Trademarked by an American hatchery, these chickens closely resemble the old Andalusian breed dating back to the mid-1800s. While their exact introduction date remains uncertain, Sapphire Gems have soared in popularity recently, becoming a favorite among backyard chicken owners.


How Many Eggs Do Sapphire Gems Lay?

On average, a single Sapphire Gem hen can lay up to a staggering 290 eggs per year! Yes, you read that right – 290 eggs! And not just any eggs; Sapphire Gems are known for producing extra-large, brown eggs that are as delicious as they are impressive.


Whether you’re a seasoned backyard chicken owner or a novice chicken enthusiast, gathering nearly 300 eggs per year will surely excite you! With Sapphire Gems in your flock, you’ll never have to worry about running out of fresh eggs again.


Traits of Sapphire Gem Chickens

These amazing birds are not only prized for their egg-laying abilities but also for their docile nature and friendly disposition. They’re a joy to have around the coop, making them an ideal choice for families or any flock.


Sapphire Gems are known for their docile personalities; however, the chick I have was absolutely vicious to start with. Since then, I have heard from some people that their Gems have been mean. But the consensus is that the Sapphire Gem breed is super friendly and gets along with all the other breeds and animals.


I’m hoping Swiss has grown out of that now. She’s three weeks and is so far behaving a lot nicer in the brooder! Who knows? Maybe she will turn out to be very sweet! That’s what we’re hoping for anyway!


Sapphire Gem Chick

These frumpy little baby feathers will turn into beautiful plumage!


Sapphire Gems have a single comb, are cold and heat-hardy, and are not known for being overly broody. They are considered medium in size, but due to their large egg production rate, they are not overly suitable for being meat chickens.


They can sometimes be harder to find and are a little more expensive as chicks, but they are worth it! Hoover’s Hatchery is where I got my Sapphire Gem, and they have more available this spring. If you’re worrying about mail-ordering chicks, don’t be worried! It’s a smooth process if you follow these tips.


I almost wish I had gotten more than one Sapphire Gem chick this year simply because of their egg production. However, I’m also a fan of breed diversity for its different personalities, coloring, and, of course, egg color.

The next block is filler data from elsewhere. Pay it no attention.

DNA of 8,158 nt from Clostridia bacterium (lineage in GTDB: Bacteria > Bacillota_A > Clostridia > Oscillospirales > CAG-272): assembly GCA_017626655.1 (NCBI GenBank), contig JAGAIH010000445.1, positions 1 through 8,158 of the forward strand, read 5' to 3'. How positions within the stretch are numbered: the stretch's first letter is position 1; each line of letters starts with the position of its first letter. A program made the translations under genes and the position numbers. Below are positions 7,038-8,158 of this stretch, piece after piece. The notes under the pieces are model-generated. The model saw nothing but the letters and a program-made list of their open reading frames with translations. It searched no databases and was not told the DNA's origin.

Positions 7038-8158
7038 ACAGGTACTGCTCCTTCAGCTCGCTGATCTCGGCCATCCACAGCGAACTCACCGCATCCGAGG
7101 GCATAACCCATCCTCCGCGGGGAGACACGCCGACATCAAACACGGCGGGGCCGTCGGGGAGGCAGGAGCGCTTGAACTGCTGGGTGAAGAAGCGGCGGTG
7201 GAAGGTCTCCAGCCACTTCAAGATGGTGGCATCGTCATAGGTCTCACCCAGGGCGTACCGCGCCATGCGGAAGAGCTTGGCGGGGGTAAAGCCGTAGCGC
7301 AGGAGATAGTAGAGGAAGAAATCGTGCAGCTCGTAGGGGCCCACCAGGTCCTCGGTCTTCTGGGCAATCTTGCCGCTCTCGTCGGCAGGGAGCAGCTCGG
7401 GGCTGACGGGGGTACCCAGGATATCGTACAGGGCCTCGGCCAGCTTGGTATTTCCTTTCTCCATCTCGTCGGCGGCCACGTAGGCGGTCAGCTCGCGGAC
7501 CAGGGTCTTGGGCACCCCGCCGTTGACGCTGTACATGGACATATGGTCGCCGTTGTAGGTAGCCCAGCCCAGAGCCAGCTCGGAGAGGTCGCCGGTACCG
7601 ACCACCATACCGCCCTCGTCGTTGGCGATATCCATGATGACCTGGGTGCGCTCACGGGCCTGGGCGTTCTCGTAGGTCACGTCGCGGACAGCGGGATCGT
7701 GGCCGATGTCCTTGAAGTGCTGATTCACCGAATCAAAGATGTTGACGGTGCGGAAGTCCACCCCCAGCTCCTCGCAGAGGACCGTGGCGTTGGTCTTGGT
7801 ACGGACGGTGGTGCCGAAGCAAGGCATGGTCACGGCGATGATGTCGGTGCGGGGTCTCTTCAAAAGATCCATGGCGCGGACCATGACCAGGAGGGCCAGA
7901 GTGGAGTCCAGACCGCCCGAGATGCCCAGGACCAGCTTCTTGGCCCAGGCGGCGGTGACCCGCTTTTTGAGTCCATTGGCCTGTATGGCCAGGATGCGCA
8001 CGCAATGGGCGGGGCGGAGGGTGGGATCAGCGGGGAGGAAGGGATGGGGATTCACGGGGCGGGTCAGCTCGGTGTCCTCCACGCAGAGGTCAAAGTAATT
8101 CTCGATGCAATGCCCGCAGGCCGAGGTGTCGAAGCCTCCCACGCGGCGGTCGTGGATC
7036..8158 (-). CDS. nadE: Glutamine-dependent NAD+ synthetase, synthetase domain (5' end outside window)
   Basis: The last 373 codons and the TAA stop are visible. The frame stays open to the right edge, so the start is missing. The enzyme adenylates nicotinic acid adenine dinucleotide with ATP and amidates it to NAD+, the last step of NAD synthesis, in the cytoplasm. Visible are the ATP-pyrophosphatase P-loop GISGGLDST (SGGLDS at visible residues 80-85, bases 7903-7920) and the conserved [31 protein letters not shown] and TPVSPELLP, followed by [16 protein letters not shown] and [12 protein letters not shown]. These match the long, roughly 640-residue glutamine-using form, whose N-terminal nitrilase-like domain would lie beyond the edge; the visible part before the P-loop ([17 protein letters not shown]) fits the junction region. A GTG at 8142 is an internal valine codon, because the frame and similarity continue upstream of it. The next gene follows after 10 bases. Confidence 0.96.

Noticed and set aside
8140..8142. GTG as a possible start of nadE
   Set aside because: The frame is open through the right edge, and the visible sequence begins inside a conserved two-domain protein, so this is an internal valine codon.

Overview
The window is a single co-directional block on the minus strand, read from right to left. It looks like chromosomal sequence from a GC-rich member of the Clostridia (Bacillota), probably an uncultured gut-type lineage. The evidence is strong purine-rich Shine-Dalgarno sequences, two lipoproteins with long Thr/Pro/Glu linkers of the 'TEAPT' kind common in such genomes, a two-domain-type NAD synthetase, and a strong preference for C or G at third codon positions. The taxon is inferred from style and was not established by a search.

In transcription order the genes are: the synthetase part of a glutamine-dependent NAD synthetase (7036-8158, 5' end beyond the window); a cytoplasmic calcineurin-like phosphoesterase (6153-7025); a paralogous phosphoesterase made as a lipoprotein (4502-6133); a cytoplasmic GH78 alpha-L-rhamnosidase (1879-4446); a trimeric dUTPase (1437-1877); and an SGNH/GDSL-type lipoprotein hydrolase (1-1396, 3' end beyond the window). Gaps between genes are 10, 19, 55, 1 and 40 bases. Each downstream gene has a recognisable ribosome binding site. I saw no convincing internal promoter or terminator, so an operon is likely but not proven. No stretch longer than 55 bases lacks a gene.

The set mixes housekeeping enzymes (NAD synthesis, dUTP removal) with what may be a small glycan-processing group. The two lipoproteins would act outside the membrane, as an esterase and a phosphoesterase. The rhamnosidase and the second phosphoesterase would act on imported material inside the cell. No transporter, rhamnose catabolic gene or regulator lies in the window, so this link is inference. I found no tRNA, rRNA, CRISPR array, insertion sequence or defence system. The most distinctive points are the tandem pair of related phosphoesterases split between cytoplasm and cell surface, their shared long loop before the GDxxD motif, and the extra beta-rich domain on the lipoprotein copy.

After we made it through the first fiasco with another little chick, I decided to chalk up that experience to the pecking order. I’m excited to see her sweeter, more docile side in the coming months!


Until next time,


–The Wing Lady 

Black Australorps

The story of the Black Australorp breed began first in England in the early 1900’s. A man named William Cook from Kent, United Kingdom, created the Orpington chicken. Orpingtons are large, heavy feathered, docile poultry. Orpingtons then were shipped to Australian homesteads in the 1920’s to fill a need for laying birds. The Orpingtins were crossed with other egg production breeds, such as the Leghorn, Rhode Island Red, and Minorca. Thus, the Black Australorp was born, and its namesake is a combination of the words Australia and Orpington.


Black Australorps still exhibit some of the characteristics of their Orpington cousins. They have a gentle temperament and are easily tamed. They make great chickens for children or beginners.

Coming in dark hues, they can be black, white, or blue. Unfortunately, only the black color is recognized in America at this time. The Australorp chicken is a large bird, with roosters averaging between 8-10lbs., and the hens averaging at about 7lbs. They are a slower growing breed, and should mature at around 6 months of age. Since their breeding was created with an emphasis on egg production, and away from meat yield, Australorps make better layers than friers. They actually make wonderful pets and friends! If you happen to have treats, you’ll soon have a flock full of Australorp friends!

When it comes to care, the Black Australorp is an easy keeper. Being such large birds decreases their ability to fly, so with Australorps, you won’t need a tall fence. They are more likely to come home to the coop each night than flightier breeds. Excelling at free ranging, a well fed, happy Black Australorp hen can lay up to 300 large cream colored eggs per year! They are unlikely to become broody, which is a positive if you are relying on eggs for breakfast year-round! A broody hen will stop laying once she gets her clutch of eggs to a good size. She will not be content until she hatches some babies!(-and that is a whole story for another time!) A hen less likely to become broody keeps laying unfailingly until the yearly molt.


The Black Australorp may have a funny name, but now you know why and just how great these chooks are! Bold, beautiful, and a bombastic layer, add a few to your flock this year!